Melissa: Nope, you’re not.

Zibby: You’re only now feeling comfortable sharing all of this.

Melissa: This was one of the reasons I wanted to do this so badly. I felt it was tragic. It was tragic that I hide everything I was and everything that made me the creative person I am from myself and from the world to brandish someone who wasn’t me at all. If I could help others to earlier on accept themselves and really show who they truly are to the world, then their lives would have more meaning and they’d be able to feel freer and more fulfilled through decades that I didn’t.

Zibby: Meanwhile, when you say, yes, you were a high-functioning, existentially depressed operator, you’re not just high functioning. You founded a multimillion-dollar toy business that every parent out there, Melissa & Doug, has depended on in one way, shape, or form from costumes to puzzles to just basically every single toy out there, many of which I have sampled over the years with my four different kids. And you’ve had six kids. Insane. How did you do that while only putting forward a slice of yourself? Did you show it to your kids? Tell me about, did it seep out anywhere, or literally just on the page?

Melissa: It seeped out actually in the creation of Melissa & Doug. The first dot for me really connected when Doug and I started our company. Until then, until my early twenties, I created incessantly. From the time I was born, creation was pouring out of me in verses and in music and in journal writings, but I never shared them with the world. They were so dark and so despairing that even I, after I would write something, I’d never read it again. I would squirrel it away in a drawer and never see it because it was showing who I was that I didn’t want anyone to see. Because of that, my creativity never brought me meaning. I never understood the connection between what was the meaning in my life and creating until, sort of by accident, we created this toy company and I started making toys. I saw for the first time — it was such a profound metaphor.

I saw creativity as a water faucet. One side of it was dark. One side of it was light. For the first basically twenty-five years of my life, I had turned off the light side. The dark side was on. This creativity just channeled through me, almost as if I was a victim, into darkness, despair into darkness, and just stayed in that spiral. It never saw light. Because of that, it never gave me meaning. When I started making toys and realized that I could actually take that very same despair that created the darkness and instead choose to turn off the dark faucet and turn on the light faucet and instead channel it into this radiant light, it was like for the first time I felt what it meant to breathe fresh air. That became my salvation. The reason we created nearly ten thousand toys, and probably in our most prolific years, two to three hundred products a year, was because I was channeling that profound despair that had nowhere else to go into creativity almost manically and trying to create meaning and a legacy from this anguish, truly.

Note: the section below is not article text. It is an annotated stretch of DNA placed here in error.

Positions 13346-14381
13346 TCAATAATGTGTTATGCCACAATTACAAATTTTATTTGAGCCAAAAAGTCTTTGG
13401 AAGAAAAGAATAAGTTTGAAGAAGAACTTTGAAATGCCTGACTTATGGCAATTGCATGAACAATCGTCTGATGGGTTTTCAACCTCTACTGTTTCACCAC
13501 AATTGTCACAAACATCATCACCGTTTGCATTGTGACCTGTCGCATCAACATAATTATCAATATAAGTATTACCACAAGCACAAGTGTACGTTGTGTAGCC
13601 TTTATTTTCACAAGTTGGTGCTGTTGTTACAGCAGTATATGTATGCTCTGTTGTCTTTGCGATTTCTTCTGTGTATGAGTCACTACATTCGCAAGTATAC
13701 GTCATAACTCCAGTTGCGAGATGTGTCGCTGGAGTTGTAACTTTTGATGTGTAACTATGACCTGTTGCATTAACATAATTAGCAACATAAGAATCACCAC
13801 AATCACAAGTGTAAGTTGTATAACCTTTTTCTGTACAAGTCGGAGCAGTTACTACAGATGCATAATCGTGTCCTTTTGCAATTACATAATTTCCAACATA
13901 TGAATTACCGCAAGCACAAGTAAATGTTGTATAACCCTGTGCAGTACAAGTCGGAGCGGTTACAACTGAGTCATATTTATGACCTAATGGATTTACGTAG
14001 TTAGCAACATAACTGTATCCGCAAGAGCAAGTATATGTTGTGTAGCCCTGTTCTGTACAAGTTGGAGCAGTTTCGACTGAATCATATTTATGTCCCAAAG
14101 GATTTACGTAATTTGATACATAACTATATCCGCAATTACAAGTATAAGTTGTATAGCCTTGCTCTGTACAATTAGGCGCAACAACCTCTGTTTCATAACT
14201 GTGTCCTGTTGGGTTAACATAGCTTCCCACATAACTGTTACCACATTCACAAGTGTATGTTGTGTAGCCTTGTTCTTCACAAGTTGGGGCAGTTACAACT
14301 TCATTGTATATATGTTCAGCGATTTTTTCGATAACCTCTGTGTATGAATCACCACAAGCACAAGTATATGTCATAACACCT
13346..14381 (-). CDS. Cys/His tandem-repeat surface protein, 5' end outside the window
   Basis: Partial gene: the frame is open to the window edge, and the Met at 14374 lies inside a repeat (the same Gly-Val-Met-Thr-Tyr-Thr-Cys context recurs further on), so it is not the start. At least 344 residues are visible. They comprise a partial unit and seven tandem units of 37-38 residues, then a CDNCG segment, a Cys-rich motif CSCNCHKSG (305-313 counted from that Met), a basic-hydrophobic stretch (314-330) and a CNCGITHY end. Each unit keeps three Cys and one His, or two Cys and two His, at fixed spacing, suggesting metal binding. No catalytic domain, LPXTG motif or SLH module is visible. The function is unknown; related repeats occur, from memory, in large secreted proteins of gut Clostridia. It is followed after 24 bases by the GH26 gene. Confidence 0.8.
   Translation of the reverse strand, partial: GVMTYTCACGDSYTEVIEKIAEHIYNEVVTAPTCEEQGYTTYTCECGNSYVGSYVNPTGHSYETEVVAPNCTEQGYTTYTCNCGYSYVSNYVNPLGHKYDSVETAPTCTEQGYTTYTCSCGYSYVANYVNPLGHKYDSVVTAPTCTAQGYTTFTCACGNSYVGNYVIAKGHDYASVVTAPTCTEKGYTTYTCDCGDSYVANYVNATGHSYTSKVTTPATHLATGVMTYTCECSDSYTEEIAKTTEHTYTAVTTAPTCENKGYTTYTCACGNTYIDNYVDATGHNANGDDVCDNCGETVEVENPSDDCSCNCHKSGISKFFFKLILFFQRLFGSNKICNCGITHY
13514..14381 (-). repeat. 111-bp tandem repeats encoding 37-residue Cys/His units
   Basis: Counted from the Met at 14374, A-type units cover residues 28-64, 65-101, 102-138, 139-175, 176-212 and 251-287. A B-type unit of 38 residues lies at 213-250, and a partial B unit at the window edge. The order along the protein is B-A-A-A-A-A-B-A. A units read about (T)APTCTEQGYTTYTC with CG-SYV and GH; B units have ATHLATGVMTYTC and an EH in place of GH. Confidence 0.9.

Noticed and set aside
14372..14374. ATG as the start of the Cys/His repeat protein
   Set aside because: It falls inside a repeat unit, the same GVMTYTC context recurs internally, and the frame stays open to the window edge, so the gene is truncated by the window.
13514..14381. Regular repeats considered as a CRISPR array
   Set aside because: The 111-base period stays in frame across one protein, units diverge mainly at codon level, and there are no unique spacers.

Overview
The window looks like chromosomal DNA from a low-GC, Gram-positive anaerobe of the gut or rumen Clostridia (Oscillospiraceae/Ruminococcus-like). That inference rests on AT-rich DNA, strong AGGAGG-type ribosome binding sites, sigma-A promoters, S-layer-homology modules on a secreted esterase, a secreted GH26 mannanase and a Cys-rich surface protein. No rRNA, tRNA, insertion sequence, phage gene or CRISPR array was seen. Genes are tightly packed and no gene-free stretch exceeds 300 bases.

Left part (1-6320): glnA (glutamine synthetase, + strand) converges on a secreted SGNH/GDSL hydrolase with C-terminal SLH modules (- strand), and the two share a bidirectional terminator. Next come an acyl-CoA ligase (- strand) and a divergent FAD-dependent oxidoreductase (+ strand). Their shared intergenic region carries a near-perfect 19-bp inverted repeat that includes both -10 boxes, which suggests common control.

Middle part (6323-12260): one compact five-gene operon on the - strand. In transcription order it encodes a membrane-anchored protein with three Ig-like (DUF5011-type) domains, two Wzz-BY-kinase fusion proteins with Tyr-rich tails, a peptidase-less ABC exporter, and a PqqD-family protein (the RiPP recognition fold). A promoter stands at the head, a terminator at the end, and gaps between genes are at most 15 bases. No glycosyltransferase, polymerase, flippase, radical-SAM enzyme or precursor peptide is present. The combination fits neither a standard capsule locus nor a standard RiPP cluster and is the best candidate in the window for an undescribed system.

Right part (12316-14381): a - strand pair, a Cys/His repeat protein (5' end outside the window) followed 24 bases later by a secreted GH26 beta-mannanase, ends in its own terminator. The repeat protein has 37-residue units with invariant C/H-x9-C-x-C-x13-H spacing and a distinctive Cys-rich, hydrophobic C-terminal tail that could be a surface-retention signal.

Zibby: You identify this — what did you call it? — overexcitability piece that I’ve been trying to figure out if I also have. I’m like, that sounds pretty familiar too. You feel super sensitive. Things affect you so deeply. Tell me more about that.

Melissa: You know what? I think this is the next big thing because I truly believe that all of us have some hypersensitivities. If only we could proudly show that to the world, it would change the way people see us. I realized once I saw that I was afflicted with existential depression — which is so rare, by the way. It’s not even in the journal of mental afflictions. It’s not a diagnosed condition as of today, which means that when people like myself come forward, no one knows what to do with us. Once I saw that I was afflicted with this and highly creative people were also afflicted with it, I saw that these people who create for their salvation happen to have these hypersensitivities that make their acute sensations that they feel much more heightened than other people. I would always say both the beauty and the pain of the world are unbearable for me. I cry at the slightly thing of beauty and the slightest thing of pain. I’m moved to tears by the world in all its beauty and its pain.

They appear in five areas. One that I think you said that you might feel is the emotional hypersensitivity. It basically means when we feel, it is so deep that sometimes we feel like a dagger is piercing our soul. It’s palpable. It’s just that you can feel the pain. There’s intellectual. That’s the curiosity. That’s where you have this rabid need for knowledge and asking the question why over and over again. There’s imaginational, which might be my greatest. It’s where everything comes alive, inanimate things or even animate. They have voices. Nature always spoke to me. You live in your imagination. That’s a pretty important one to true innovation and creativity. There’s sensual, which is another one that I think is much more common than we think. It’s where your senses are extremely heightened. There are children who, when they hear loud noises, they’ll cover their ears and they’ll cower. That’s a hearing sensitivity. Bright lights, same thing. That’s a sight sensitivity. It actually is connected to being able to hear things other people don’t necessarily hear. That’s in your five senses. Then the last one is psychomotor, which is this revving up of your central nervous system and this need — I have a volume in the book called The Futile Race. I feel like that was my psychomotor, this need to just keep talking and keep doing and keep creating. You can’t ever stop. You’re on this treadmill that won’t ever turn off. When I discovered those existed, it was also like this window had opened into my soul. Which ones do you resonate with?